Craig Johnson, author of the Walt Longmire western mystery series, and Robert Taylor, star of the Longmire television series that airs on A&E, arrive at the Absaroka County Sheriff’s Office.
Craig Johnson, author of the popular Walt Longmire mysteries, lives near Ucross, Wyoming not far from Buffalo, Wyoming, in the heart of the setting for his books. Buffalo considers him one of their own, and for the past two years have celebrated a special day in his honor.
This year we attended the “Walt Longmire Days” in Buffalo.
For three days, the Buffalo Chamber of Commerce and assorted others attempted to allow visitors to live for a while in Longmire Country. They temporarily changed Buffalo’s name to the fictitious town of Durant, Wyoming where fictitious Longmire has his fictitious Sheriff’s office and invited the stars of the television series to visit.
On Friday, motels bearing signs welcoming visitors to Longmire Days began to fill. A few tourists with cameras around their necks wandered the downtown streets. Signs began to appear, telling us we weren’t really in Buffalo, Wyoming but rather in Durant. The local newspaper, THE BUFFALO BULLETIN, put out a special edition for the celebration entitled THE DURANT COURANT. It carried the tagline, “The Voice of Absaroka County.” There was even an official looking gold-leaf sign identifying a building downtown as the offices of the Absaroka County Sheriff’s Department.
Although there is an Absaroka mountain range that straddles the Wyoming-Montana state line, Absaroka County, Wyoming is actually Johnson County, Wyoming in disguise. After all, a writer has to have some room for creative and poetic license.
We ate lunch in the Busy Bee Café that figures prominently in the Walt Longmire books. It had a nice steady flow of customers, but was not overly crowded.
After lunch, since Longmire events didn’t begin until the next morning, we filled our time with a ride through Crazy Woman Canyon in the Big Horn Mountains not far from Buffalo. There are several thoughts as to the source of the name of the canyon. All hark back to a woman, either Indian or white, who for some unknown reason, went crazy. Maybe she was left in the canyon to fend for herself. Maybe a loved one was murdered in front of her. The source of the name is lost in time. Maybe the canyon itself was enough to bring on mental problems. A ride through it on a narrow one-lane (although NOT one-way) dirt road suggests that a person has to have at least a couple of crazy genes to travel that gorgeous but difficult route.
Dinner at the Bozeman Trail Steak House completed our low key day. We dined beneath a huge map showing the dangerous and deadly Bozeman Trail that claimed untold numbers of lives during the coming of the whites to the area. A meeting of some locals was happening at a nearby table, perhaps to nail down the final details of the fast approaching Longmire Days. Or not. We finished our meal, had a “Chocolate Runs Through It” cone at a nearby ice cream shop and called it a day.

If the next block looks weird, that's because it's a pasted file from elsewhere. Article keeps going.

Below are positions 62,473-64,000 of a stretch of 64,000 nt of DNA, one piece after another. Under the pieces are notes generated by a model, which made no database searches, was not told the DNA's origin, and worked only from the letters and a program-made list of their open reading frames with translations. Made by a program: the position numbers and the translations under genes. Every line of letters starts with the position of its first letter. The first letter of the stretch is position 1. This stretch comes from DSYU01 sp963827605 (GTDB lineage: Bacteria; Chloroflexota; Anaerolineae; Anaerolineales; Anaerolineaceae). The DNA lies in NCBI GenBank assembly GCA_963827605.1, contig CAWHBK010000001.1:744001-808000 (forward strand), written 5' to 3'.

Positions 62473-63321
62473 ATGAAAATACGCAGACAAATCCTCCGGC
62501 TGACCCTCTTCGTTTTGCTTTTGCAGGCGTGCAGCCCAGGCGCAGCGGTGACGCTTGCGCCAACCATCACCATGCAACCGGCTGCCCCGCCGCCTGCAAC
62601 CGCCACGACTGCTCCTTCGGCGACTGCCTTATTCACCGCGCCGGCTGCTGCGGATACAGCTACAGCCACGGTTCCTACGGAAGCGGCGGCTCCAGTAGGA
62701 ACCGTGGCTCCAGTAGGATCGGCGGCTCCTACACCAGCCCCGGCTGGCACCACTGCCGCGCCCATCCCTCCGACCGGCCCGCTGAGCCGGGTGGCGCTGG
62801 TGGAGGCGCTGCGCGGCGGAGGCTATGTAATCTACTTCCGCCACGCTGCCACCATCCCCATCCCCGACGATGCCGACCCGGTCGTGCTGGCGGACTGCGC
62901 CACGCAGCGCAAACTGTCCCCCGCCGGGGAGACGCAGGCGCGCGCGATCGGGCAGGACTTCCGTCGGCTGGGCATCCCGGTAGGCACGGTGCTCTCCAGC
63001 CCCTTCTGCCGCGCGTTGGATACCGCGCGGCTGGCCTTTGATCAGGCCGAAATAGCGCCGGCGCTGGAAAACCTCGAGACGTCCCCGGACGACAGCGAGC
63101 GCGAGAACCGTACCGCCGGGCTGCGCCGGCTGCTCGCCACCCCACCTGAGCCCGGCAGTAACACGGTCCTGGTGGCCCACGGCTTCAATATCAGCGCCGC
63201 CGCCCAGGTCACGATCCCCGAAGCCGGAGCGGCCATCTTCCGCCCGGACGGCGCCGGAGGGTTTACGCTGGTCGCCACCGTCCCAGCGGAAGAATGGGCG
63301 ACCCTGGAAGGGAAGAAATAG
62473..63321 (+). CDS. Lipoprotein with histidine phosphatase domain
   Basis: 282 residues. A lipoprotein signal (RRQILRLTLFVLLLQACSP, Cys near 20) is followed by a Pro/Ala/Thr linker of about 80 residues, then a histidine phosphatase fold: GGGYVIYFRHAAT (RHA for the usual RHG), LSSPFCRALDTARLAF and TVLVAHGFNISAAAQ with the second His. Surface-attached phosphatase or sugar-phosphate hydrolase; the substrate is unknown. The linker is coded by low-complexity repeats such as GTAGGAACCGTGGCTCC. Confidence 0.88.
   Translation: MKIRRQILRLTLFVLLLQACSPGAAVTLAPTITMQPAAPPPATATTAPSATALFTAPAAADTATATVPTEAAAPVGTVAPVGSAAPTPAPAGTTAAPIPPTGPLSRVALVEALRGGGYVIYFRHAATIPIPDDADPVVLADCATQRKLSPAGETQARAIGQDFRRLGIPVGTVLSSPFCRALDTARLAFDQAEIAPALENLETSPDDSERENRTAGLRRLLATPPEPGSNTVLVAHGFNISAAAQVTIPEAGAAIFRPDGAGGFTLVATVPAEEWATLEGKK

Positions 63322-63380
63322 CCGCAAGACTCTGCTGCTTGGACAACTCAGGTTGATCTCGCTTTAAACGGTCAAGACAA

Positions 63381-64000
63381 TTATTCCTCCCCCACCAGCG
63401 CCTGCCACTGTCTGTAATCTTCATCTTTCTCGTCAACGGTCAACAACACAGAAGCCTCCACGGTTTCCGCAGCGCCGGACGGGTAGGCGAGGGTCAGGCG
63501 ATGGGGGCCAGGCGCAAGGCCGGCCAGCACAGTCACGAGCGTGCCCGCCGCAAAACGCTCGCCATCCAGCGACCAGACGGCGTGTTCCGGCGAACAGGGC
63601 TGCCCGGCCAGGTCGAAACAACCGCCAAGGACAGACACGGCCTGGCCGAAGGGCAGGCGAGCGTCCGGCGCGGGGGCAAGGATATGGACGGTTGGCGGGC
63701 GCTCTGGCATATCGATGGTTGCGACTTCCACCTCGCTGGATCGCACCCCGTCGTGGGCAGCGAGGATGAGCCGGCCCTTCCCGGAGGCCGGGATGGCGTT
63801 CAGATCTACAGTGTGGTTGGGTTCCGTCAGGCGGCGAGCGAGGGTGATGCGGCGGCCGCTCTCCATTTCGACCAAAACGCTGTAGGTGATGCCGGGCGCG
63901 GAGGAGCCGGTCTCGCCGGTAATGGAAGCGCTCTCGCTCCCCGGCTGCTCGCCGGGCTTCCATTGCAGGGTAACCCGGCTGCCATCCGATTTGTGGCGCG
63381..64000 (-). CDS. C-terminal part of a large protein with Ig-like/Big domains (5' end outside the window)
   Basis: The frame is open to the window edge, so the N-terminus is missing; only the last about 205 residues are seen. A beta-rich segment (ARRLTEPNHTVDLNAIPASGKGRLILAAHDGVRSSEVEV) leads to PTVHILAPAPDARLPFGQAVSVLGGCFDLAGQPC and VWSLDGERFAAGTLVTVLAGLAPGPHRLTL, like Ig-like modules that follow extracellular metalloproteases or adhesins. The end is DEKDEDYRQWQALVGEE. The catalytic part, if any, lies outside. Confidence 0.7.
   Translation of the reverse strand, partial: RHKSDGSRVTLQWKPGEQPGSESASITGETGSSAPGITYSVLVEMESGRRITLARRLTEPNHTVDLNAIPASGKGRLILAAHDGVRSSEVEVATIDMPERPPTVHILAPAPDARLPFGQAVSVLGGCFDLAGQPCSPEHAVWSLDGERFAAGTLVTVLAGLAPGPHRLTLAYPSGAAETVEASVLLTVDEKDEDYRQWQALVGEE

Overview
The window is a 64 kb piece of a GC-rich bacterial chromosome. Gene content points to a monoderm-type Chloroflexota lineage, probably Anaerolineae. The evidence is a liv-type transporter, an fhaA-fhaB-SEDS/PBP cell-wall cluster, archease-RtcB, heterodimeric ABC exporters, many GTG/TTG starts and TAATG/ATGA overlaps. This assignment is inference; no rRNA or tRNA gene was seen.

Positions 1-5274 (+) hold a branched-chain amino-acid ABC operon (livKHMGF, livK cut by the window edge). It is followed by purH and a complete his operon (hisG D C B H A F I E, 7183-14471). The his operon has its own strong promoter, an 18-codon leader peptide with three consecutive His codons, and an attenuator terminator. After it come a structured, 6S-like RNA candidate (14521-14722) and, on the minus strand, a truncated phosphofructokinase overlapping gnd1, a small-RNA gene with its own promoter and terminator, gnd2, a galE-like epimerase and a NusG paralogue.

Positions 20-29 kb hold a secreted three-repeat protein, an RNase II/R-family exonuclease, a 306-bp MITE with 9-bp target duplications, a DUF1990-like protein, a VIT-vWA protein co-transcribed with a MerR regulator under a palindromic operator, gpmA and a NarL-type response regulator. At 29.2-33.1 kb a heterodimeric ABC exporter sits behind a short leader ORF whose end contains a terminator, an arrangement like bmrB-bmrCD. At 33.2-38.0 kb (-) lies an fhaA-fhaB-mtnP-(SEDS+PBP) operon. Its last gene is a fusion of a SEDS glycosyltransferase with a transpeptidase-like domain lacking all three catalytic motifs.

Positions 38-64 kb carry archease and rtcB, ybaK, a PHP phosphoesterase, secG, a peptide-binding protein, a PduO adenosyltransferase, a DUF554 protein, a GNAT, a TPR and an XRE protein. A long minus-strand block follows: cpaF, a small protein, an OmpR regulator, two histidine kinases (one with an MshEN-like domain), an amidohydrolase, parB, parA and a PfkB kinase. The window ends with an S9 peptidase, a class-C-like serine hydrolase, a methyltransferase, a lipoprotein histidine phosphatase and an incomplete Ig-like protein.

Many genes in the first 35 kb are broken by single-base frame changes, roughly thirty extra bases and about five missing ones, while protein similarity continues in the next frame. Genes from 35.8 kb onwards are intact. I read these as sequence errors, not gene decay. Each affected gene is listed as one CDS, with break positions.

Saturday turned my thoughts to the cost of fame. The laid-back town with a few wandering tourists morphed into something resembling Times Square at rush hour.
I don’t think the organizers of the event realized how popular the Craig Johnson books and the Longmire television series had become and just what they were unleashing on their small town. Friday’s scattering of fans had swelled from a trickle to a flood. The Saturday morning pancake breakfast, hosted by the Buffalo Kiwanis Club and scheduled for two hours, had to continue until almost noon to feed everyone who showed up. A young waiter hurried back and forth to the Busy Bee Cafe for help providing coffee. The lines of people waiting for the breakfast and the day’s events stretched in each direction. A review of the weekend in the real Buffalo newspaper didn’t give numbers but mentioned “thousands” of visitors. After watching the hordes of people and waiting for my husband to retrieve our vehicle from the closest parking spot he could find (several blocks away), I think the reporter was probably correct.
When bikers began to gather in front of the Clear Creek Brewery downtown in order to participate in the motorcycle poker run to Ucross, the gathering place had to be quickly moved to the parking lot of a nearby school to keep the arriving bikers from totally blocking Main Street.
In addition to Craig Johnson’s several book signings, one major draw to this event was the opportunity to meet and greet a favorite Longmire series actor in person. Five of the main characters were present for the two-day event and were gracious and charming as they interacted with fans–talking, posing for photos, signing autographs and just being a part of the festivities.
Seated from left to right are Bailey Chase, (Branch Connolly in the Longmire series) Katee Sackhoff, (Victoria “Vic” Moretti) Robert Taylor, (Sheriff Walt Longmire) Adam Bartley, (The Ferg) and Cassidy Freeman (Cady Longmire, Walt’s daughter).
Robert Taylor surrounded by fans.
The star-sighting day finished with a street dance in downtown Buffalo, (excuse me, Durant), and another glimpse of Katee Sackhoff signing autographs.
Our three days in Buffalo, Wyoming ended Sunday morning although other “Longmire” related events were scheduled for that day. Since I don’t golf or skeet shoot or ride horseback these days, we continued toward Glacier National Park. I hated to miss Craig Johnson’s book-signing at the local library that afternoon. But since I have all of his books in audio format for when we travel, I wouldn’t have had anything for him to sign. I will, however, be watching the Craig Johnson webpage, http://www.craigallenjohnson.com for the dates of next year’s “Walt Longmire Days.”
Well done, Buffalo, Wyoming. See you next year.
Keep writing, Craig. We’re eagerly awaiting your next book.